3 Reasons Why New Jersey’s “2nd Best Schools” Ranking Isn’t Much Of A Victory

3 Reasons Why New Jersey’s “2nd Best Schools” Ranking Isn’t Much Of A Victory

By Matt Rooney

New Jersey’s school system is the second best in America, Save Jerseyans! At least according to the data analysis gurus over at WalletHub. Does that mean your corresponding worst-in-America property taxes – the average hit are $8,767 in 2018 – are worth it after all?

Not so fast.

I hate to be the bearer of bad news, but this situation is a helluva lot more complicated than what the overall national rankings suggest. Let’s dive right in:

1) Our students bolt for the bridges after graduation.

Let’s assume for argument’s sake that these rankings are accurate. Why should we celebrate when New Jersey kids graduate from our high schools and then leave? Never to return?

That’s the trend. As the Press of AC reported back in May, “New Jerseyans spend $30 billion a year on K-12 education, and then nearly half of the students leave the state for college.” We lead the country in high school students declining to stay in the Garden State after high school graduate. No other state comes close to our poor retention rate.

We’re paying premium property taxes to train other states’ work forces. It’s a mess, and Trenton isn’t doing anything to put a dent in the core problems driving the outward migration of our next generation.

2) A quality education: a relative analysis?

Outside of states like New Jersey where the teachers’ union has an iron-grip on power? There’s a growing consensus that American exceptionalism doesn’t extend to our K-12 education system which is failing our children on multiple levels.

Check your privilege: the problem isn’t limited to the usual suspect districts, and there’s mounting evidence that our public school system – in the cities and burbs, too – is falling behind the rest of the world particularly in all-important area of math education.

The ultimate question: what exactly is a “good” school system? One that gets students college ready? One where students are able to gradate and obtain jobs? Or one that imbues its products with a well-rounded introduction to the sciences and humanities with little regard for occupational concerns? 

WalletHub evaluated New Jersey schools employing the national average as a yardstick. Criteria like test scores (a relative measure, and one many consider a mistake) and teacher accreditation (a subjective measure in terms of quality) are assigned significant weight. I guess the one-eyed man is indeed king in the Land of the Blind, but is that something truly worth celebrating? Being the least awful member of an increasingly mediocre pack isn’t much of an accomplishment.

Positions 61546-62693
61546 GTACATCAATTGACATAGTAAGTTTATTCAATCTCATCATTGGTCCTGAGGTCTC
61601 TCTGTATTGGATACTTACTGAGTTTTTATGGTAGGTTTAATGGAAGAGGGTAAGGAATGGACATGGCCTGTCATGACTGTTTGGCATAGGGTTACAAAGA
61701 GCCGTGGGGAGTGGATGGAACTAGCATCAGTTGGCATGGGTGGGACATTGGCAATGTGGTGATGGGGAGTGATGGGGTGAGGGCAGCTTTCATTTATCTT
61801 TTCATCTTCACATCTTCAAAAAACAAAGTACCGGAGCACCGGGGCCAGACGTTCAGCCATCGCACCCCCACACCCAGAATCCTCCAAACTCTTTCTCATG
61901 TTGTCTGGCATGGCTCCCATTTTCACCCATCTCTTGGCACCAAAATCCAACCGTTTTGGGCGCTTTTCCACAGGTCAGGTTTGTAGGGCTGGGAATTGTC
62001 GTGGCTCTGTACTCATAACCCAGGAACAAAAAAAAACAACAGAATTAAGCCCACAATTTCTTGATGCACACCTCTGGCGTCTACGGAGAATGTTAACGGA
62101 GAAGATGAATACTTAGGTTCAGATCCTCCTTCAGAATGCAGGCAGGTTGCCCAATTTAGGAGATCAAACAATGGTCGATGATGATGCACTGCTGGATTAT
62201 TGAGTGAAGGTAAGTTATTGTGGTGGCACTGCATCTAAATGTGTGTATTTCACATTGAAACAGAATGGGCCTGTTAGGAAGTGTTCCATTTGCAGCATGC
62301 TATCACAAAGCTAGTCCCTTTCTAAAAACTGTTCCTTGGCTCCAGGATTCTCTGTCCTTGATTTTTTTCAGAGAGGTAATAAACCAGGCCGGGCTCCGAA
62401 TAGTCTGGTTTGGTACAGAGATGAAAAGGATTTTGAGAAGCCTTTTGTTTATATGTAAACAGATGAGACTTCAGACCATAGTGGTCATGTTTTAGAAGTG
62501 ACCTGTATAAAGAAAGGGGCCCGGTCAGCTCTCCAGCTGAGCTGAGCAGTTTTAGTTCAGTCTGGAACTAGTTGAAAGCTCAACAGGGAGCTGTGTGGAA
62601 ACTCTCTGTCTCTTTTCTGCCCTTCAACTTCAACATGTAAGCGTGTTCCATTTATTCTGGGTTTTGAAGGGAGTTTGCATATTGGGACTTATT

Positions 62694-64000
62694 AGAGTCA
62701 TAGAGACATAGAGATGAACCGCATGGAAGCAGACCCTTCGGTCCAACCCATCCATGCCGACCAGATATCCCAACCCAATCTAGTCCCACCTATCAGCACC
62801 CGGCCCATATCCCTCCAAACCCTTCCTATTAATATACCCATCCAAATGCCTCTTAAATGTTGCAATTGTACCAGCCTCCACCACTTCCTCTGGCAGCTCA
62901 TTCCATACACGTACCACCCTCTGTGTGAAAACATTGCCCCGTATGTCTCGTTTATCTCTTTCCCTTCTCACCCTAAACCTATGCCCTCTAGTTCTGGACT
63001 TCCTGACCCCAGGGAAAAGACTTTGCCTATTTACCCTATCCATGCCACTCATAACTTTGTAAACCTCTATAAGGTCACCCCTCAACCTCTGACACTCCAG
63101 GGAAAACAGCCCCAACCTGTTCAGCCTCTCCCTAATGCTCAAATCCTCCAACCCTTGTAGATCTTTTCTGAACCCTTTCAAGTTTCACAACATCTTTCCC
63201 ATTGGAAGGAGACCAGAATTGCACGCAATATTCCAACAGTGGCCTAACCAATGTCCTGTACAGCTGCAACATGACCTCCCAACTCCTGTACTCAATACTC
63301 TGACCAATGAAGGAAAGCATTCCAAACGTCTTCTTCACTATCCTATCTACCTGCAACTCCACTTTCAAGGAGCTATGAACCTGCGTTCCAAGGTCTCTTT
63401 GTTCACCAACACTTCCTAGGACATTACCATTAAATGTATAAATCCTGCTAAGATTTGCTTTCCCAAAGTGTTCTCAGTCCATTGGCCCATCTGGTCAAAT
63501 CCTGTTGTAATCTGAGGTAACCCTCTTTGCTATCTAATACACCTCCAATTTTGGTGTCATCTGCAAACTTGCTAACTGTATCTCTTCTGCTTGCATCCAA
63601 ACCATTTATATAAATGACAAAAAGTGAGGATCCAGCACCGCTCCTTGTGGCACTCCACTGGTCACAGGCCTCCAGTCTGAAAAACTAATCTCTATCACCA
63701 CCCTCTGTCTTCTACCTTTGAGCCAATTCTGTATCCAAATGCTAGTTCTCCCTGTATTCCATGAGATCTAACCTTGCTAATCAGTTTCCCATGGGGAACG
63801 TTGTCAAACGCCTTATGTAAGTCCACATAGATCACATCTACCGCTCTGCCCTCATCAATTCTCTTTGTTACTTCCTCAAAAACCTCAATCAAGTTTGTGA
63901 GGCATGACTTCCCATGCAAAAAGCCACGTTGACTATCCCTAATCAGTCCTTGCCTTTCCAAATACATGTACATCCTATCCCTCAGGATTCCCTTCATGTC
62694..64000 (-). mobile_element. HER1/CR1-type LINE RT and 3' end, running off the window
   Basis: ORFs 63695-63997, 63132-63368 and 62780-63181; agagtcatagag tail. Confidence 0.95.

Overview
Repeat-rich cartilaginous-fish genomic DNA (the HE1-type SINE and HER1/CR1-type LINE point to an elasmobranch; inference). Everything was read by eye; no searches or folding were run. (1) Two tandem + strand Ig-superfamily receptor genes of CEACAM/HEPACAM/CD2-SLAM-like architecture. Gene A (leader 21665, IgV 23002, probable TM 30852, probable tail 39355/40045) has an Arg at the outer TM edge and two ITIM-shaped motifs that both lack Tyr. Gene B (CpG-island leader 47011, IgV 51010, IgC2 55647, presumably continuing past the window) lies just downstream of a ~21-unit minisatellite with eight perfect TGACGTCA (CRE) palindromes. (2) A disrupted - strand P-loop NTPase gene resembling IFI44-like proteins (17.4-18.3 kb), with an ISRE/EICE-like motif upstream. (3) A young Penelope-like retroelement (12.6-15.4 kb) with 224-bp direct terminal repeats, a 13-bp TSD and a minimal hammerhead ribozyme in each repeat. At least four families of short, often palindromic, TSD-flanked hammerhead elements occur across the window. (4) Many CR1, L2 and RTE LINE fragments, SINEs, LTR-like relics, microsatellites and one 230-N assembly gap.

3) Massive inequalities remain despite taxpayers’ massive investment.

If the true success of a system is measured by how well it works for its most vulnerable member participants? New Jersey is sucking it up. Big time.

In 2011, Chris Christie pointed out how the 31 former “Abbott districts” received a whopping 70% of state aid. Politicians have tinkered with the formula since then but the story is fundamentally the same, and the students in those 31 districts continue to dramatically under-perform notwithstanding this massive ongoing public investment. I broke down some of the numbers here which, again, have changed a bit after I wrote the post but not dramatically.

A $30,000 annual education for a Camden City high school student – fueled by America’s 5th highest per student spending – for a should be a launching bad for achievement! But it rarely turns out that way. Why?

New Jersey also boasts some of the wealthiest school districts in America. Students’ chances of success in those places are augmented by variables which are socio-economic, cultural, and have absolutely nothing to do with school aid. Until New Jersey starts prioritizing education culture and accountability over raw dollars spent? Tackles corruption, reins in the union, cuts waste, and opens itself to experimentation with school choice alternatives? There won’t be much to celebrate no matter where we’re ranked in the pack.


MATT ROONEY is a 30-something practicing New Jersey attorney, A+ panelist on Chasing News with Bill Spadea, and the founder and blogger-in-chief of Save Jersey.